The saint’s orchids

At the end of July every year we head to Anglesey (north Wales) for a week’s holiday with P’s family. This year I was on a mission: I wanted to spot some wild orchids. I knew there were there. P’s grandmother had found a couple some five years ago. I had a chat with a   nature guide at South Stack on the second day of the vacation. The orchids were late blooming this year and I had a good chance of spotting some.

Well, for four days I walked with my eyes to the ground without seeing any orchid. By the last day of the vacation, I had all but given up. Towards the end of the day, we headed to one of my favourite places on the island: Penmon. This is the site of a healing sanctuary blessed in the sixth century CE by a certain Saint Seiriol. Big Boy T (aged 8), Little Boy G (aged 3), Cousin A (aged 16) and myself all dipped our feet in the sacred waters of the healing well. I wished one more time for an orchid sighting.

The Saint must have been in attendance. As we later walked to the beach at the tip of the promontory, I tripped. Unfortunately, this landed me on my bottom in a ditch. On a positive note, however, I found myself face-to-face with a dozen spotted Anglesey orchids. Cousin A, who clearly felt I was the most embarrassing adult on the planet at that moment, asked P what exactly was so special about orchids. I mumbled something about their magic power, but clearly that was understating my case.

Orchids get their name from the shape of their bulbs, which look like testicles. The Greek word ‘orchis’ means testicle. The ancients believed that ‘similars’ had an effect on ‘similars’. Thus, something that looks like testicles will have an effect on testicles – orchids are a powerful aphrodisiac. This is what Dioscorides (first century CE) has to say on the power of orchids:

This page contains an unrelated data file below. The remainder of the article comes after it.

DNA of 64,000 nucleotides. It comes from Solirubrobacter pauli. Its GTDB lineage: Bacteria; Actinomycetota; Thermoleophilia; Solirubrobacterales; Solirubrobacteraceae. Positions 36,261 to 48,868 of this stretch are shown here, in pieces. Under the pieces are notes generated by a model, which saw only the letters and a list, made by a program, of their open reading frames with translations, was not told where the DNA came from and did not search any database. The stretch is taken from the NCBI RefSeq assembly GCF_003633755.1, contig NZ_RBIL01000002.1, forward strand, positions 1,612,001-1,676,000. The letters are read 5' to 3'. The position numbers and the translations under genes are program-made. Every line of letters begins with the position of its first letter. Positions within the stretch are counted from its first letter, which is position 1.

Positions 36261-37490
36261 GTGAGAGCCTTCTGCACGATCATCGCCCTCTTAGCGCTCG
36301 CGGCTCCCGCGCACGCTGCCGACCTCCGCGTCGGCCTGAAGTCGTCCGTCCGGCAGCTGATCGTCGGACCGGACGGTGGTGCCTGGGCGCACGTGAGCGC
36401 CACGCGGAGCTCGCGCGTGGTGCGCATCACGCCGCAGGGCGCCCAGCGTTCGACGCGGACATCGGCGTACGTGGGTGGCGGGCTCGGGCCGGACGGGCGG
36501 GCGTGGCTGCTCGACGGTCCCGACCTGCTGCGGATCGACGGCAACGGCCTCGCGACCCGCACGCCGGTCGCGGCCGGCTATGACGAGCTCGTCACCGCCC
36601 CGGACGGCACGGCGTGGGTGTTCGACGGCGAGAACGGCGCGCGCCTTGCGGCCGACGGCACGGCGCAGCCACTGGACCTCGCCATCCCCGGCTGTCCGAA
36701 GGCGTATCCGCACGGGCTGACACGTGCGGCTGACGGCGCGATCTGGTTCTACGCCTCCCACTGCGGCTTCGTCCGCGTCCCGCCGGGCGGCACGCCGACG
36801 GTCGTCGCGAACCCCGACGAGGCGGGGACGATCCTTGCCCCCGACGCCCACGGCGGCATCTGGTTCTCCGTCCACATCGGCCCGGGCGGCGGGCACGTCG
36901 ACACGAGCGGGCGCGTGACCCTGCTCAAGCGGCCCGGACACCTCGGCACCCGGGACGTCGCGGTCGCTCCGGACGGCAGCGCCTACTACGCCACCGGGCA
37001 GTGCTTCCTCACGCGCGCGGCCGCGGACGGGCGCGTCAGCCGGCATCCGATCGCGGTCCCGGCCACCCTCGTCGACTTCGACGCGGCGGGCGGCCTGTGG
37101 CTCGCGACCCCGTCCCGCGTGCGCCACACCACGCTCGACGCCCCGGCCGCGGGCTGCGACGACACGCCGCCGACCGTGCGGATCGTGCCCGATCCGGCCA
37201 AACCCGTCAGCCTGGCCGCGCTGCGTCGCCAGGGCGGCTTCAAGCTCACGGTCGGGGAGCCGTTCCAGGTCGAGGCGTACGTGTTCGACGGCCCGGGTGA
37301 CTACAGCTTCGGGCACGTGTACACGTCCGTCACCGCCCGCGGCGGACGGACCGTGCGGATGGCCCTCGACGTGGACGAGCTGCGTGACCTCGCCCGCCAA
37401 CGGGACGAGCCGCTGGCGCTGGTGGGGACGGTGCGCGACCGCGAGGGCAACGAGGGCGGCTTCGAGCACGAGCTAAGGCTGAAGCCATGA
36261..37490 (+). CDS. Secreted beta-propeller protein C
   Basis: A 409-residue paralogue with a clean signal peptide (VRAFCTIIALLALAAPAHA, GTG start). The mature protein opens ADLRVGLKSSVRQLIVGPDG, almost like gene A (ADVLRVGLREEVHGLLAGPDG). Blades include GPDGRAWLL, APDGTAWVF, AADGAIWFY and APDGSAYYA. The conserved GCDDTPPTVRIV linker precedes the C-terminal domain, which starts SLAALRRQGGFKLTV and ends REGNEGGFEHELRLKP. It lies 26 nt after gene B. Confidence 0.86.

And about this plant, it is said that men who the larger root will sire males, but that women who eat the smaller root will give birth to girls. And [it is said] that women in Thessaly drink its tender shoots with goat’s milk to arouse sexual desire, and the dry ones to check and weaken sexual desires. [Dioscorides, Materia Medica 3.126]

Thessaly was the land of witches in Antiquity, so the women Dioscorides politely calls ‘women of Thessaly’ may have been practising the dark arts. The vehicle they chose for the orchid root was goat’s milk, that is, the milk of an animal reputed for its high sexual drive.

Drinking an orchid potion certainly did not appeal. Besides, one is not allowed to gather these wild flowers. Still I was very pleased to spot them. And as we were about the leave the beach at Penmon, we spotted a seal. Seals too, these mammals that behave like fish, were considered highly magical in antiquity. Truly, that place has special powers!


This entry was posted in History of magic, History of medicine, Travelling, Wales and tagged , , , , , . Bookmark the permalink.

1 Response to The saint’s orchids

  1. Pingback: An ode to spring | concoctinghistory

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